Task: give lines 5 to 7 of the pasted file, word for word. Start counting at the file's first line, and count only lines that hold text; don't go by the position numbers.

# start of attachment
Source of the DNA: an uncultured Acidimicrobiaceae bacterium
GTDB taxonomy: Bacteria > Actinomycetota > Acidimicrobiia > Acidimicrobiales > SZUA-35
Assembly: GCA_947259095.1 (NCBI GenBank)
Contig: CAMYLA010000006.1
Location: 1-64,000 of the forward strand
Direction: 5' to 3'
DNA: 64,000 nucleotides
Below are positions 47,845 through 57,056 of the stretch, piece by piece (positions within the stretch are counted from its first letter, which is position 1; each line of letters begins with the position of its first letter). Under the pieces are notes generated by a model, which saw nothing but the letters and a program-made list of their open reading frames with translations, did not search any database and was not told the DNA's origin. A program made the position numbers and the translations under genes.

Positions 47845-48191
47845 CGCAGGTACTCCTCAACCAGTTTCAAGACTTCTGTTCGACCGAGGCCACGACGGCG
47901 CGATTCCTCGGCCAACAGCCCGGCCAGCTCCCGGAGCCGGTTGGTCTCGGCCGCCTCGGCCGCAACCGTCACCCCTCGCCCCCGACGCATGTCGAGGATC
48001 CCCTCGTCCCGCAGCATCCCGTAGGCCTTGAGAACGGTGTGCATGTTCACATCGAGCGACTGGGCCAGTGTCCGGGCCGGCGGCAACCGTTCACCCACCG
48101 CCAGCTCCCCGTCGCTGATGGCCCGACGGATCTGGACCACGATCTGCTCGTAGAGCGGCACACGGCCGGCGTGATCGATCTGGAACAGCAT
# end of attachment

Location: 1-64,000 of the forward strand
Direction: 5' to 3'
DNA: 64,000 nucleotides